Gomti River Restoration: How regulatory interventions from the government can contribute towards a cleaner river Ganga?
Figure 1. Major tributaries of the Ganga River in Uttar Pradesh. The River Gomti drains the area between the Sharda and Ramganga Rivers. Source: Venkatesh Dutta
Community and government efforts are underway to revive the Gomti River – an important tributary of the Ganga in India’s state of Uttar Pradesh (UP). The Gomti River is a major source of drinking water for more than 3.5 million people, but declining river flows and increased discharge of pollutants in recent years have led to a decline in water quality.
Geography of the Gomti River and the surrounding areas
The Ganga, Yamuna, Ramganga, and Gomti are rivers of West Ganga Plains of India. They are characterized by deep, stable and incised channels, and low discharge per unit area as well as low sediment yield. The Gomti River is unique in that it is both rain and groundwater-fed; the other major tributaries of the Ganga in this region are snow-fed rivers originating in the Himalayas. The Gomti River joins the river Ganga at Kaithi Ghat near Varanasi (see Figure 1).
Why is the gomti River under stress?
Flow volumes in the Gomti and its tributaries have decreased in recent years, and in the same period pollution loads have increased due to urbanization and wastewater discharge. Groundwater levels have also decreased as monsoon rainfall declines and deforestation sweeps the region. Many of the Gomti’s tributaries that used to be perennial have become seasonal rivers, dry during the non-monsoon seasons. The reduction in flow in its tributaries has led to reduced water flow in the Gomti itself.1 Climate change and neo-tectonics may have also contributed to the changing regime of the river and reduced discharge (see Figure 2).2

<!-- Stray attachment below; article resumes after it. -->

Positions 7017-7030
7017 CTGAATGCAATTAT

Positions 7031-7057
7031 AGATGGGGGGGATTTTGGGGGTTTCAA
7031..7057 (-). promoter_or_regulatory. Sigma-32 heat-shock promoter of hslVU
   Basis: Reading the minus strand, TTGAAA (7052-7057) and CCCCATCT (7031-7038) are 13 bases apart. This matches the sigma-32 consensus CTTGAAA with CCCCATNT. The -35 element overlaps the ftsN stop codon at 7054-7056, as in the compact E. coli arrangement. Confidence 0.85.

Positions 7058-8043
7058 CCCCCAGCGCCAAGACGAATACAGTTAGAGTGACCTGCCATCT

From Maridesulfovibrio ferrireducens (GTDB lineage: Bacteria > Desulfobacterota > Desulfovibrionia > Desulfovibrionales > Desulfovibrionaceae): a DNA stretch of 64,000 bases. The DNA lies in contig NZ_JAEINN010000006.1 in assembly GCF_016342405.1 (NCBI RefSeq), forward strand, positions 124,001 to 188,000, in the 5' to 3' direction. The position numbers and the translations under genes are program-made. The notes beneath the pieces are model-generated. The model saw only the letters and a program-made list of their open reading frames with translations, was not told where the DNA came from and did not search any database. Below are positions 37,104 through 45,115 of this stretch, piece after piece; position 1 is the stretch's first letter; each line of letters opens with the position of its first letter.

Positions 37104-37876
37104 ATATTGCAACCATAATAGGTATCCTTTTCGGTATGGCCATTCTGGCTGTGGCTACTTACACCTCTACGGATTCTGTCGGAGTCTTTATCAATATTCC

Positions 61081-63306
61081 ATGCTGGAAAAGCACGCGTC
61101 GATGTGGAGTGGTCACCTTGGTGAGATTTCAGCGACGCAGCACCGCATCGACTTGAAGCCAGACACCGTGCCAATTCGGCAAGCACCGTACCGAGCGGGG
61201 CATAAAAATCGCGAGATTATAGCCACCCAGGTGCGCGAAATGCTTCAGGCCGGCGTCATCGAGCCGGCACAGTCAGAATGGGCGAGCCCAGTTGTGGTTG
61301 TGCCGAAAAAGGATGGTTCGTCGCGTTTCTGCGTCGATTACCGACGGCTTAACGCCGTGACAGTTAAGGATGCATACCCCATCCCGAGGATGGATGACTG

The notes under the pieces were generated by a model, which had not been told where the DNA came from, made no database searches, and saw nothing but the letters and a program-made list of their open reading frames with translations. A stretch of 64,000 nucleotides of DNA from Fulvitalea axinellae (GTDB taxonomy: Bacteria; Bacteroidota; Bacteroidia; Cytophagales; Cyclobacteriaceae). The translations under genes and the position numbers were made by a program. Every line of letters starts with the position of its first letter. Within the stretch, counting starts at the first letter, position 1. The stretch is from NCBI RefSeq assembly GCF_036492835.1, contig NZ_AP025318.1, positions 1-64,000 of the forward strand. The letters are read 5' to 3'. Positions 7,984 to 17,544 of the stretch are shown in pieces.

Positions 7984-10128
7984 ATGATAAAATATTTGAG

Figure 2. Gomti River Basin with major gauging stations – Neemsar, Sultanpur, Jaunpur and Maighat. Source: Venkatesh Dutta
Further, there are more than 45 points discharging untreated wastewater into the Gomti; pollution levels are highest along the 22-km stretch in the UP state capital, Lucknow, owing to millions of litres of untreated domestic waste released daily from the city. Its tributaries are also filled with domestic sewage and sludge from encroaching urban development taking place in the riverbed on privately-owned land.
Recognizing the importance of the Gomti River, the Chief Secretary of UP directed the state irrigation department to prepare a riverfront development plan for the Gomti’s Lucknow stretch. In March 2011, the Gomti Study Group organized a community-led research expedition on the Gomti River.3 Following the expedition in the summer of 2011, the UP government took important decisions targeted at the immediate restoration of the river in a high-level meeting under the Chief Secretary. Key decisions included:
- Preparation of a district-wide plan for the river.
- Increased monitoring of pollution discharges from sugar factories and distilleries upstream of Lucknow.
- Release of water into the Gomti and its tributaries.
- De-silting of the river channel and construction of check dams.
- Restoration of wetlands near the river using funds provided under the Mahatma Gandhi National Rural Employment Guarantee Act; work began in 2011 but has been start-and-stop due to differing priorities of elected officials since that time (see Figure 3).
Figure 3. Marshy land between Shajahanpur and Kheri districts along the Gomti River. Source: Venkatesh Dutta